My best ideas come to me between the hours of 2 and 4 a.m. This is not by design — in fact, I wish it weren’t the case — but, as an entrepreneur, I roll with it. My third child is a terrible sleeper. In her two years, she hasn’t slept through the night once. When she wakes up in the wee hours, and it’s my turn to comfort her, sometimes I can’t fall back asleep. I tiptoe out of the room, flip on my iPad, and work on my new startup.
It’s counterintuitive, but of all the experiences I’ve had over the course of my life — including starting a business incubator, stints in government and at big corporations, and teaching in MBA programs — perhaps the thing that’s prepared me most for entrepreneurship is parenting.
Many words can come to mind: new, exciting, experimental, small, lean, agile, fast. To me, “startup” mostly makes me think of “agile” and “fast.”
In an early stage startup, everybody is focused on the same thing. People are passionate, enthusiastic, hungry for an opportunity to change the world, and they will do whatever it takes to get things done. At a headcount of 5-10 people, coordination comes naturally. There are no legacy processes to slow things down. Without existing customers, the team is free to modify their products and services as they learn more. There is also a shared sense of urgency. So they run fast: because it’s fun, because they can, and because they have to.
When it comes to startup strategies, many entrepreneurs assume there is one optimal path. They may need to experiment or “pivot” initially among alternatives, but once they fix on an ideal strategy they simply need to execute. For example, a startup attempting to commercialize a new technology faces the strategic choice of whether to “go it alone” or cooperate with existing companies. Entrepreneurs are often taught to settle on a single strategy rather than trying to do too many things at once, but for some new ventures it may be advantageous to adopt multiple strategies—sequentially.
A new way to look at strategy involves the concept of a “switchback.” Think of a hill that is too steep to directly climb. An alternative is to proceed diagonally up the grade, eventually reversing direction, similar to mountain trains like the Darjeeling Express. It may seem like a slower path—and may even involve some backtracking—but in the end the climber reaches the top rather than getting stuck when trying to go directly.
This approach can work for entrepreneurs too. If the climb to their ideal commercialization strategy is too steep, they may build a “strategic switchback” in that they initially pursue a different strategy—which would be suboptimal in the long run—but which enables later switching back to their ideal strategy.
This is different from the popular notion of “pivoting,” where the entrepreneur iterates through a series of experiments to find potential approaches to the market. While pivoting involves trying multiple approaches in a trial-and-error fashion, switchbacks depend on the success of the initial strategy—not failure. It’s only when that initial strategy works that the startup is able to switch to its originally preferred strategy.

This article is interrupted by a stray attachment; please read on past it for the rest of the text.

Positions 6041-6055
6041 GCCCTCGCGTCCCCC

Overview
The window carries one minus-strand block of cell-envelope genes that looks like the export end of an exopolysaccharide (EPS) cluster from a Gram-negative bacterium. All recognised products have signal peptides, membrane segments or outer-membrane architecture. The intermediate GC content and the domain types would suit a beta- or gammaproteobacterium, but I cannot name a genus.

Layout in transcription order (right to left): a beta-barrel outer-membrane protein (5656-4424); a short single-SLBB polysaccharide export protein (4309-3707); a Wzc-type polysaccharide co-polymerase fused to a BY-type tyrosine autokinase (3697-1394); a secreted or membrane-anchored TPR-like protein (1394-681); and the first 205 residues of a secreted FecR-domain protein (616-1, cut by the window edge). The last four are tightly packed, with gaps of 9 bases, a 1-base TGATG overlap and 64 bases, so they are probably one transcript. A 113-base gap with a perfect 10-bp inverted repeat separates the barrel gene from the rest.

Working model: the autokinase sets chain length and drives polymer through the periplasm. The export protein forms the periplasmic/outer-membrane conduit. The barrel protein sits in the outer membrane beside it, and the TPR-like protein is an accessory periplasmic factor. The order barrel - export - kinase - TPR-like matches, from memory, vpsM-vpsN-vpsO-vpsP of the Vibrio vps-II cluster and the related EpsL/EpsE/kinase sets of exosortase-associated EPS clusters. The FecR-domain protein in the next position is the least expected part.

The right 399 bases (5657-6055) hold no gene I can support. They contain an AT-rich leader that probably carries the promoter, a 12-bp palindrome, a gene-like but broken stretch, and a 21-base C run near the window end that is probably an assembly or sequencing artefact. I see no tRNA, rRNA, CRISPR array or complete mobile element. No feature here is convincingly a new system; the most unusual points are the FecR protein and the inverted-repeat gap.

In 2013, I wrote a light piece for Forbes about the “Six Whopping Lies Told About Entrepreneurs” but in hindsight I left out the biggest myth of all about entrepreneurship itself. The single most overrated, and yet common, belief about entrepreneurship is that the idea is paramount.
Yes, an idea is necessary, but it is so much less important than the discipline and process with which the idea is pursued. And, interestingly, all of these are even less important than the quality of the founding team.
The belief that the idea is important becomes invalidated when you work with successful entrepreneurs and begin to see a common pattern emerge: how an original idea morphs and evolves over time as the team does primary market research and starts to focus on customer needs, rather than their initial eureka moment. This observation is borne out in recent research by Professor Matt Marx of MIT, summarized in “Shooting for Startup Success? Take a Detour,” showing that for successful entrepreneurs, the idea they originally started out with is rarely the same as what they ended up succeeding with.
The idea of a better search engine wasn’t novel before Google got started; its value creation was all in the high-quality execution. Similarly, the concept of an electric car was not new when Elon Musk started Tesla, yet it has experienced unprecedented success while others before and since have failed. Likewise for the smartphone and Apple.
Valuing a company is always a mix of science and art, especially for startups. Historically the science has been pretty simple: Find comparable companies and do a multiple of earnings or revenue.
However, three drivers of startup valuation have emerged that are changing the game. “Acquihire,” is the act of buying out a company for the skills and expertise of its staff. It has become so well-known that it is even listed in the Oxford English Dictionary. When Facebook buys a company like Hot Potato, it’s not for the revenue stream or products — it’s for the employees.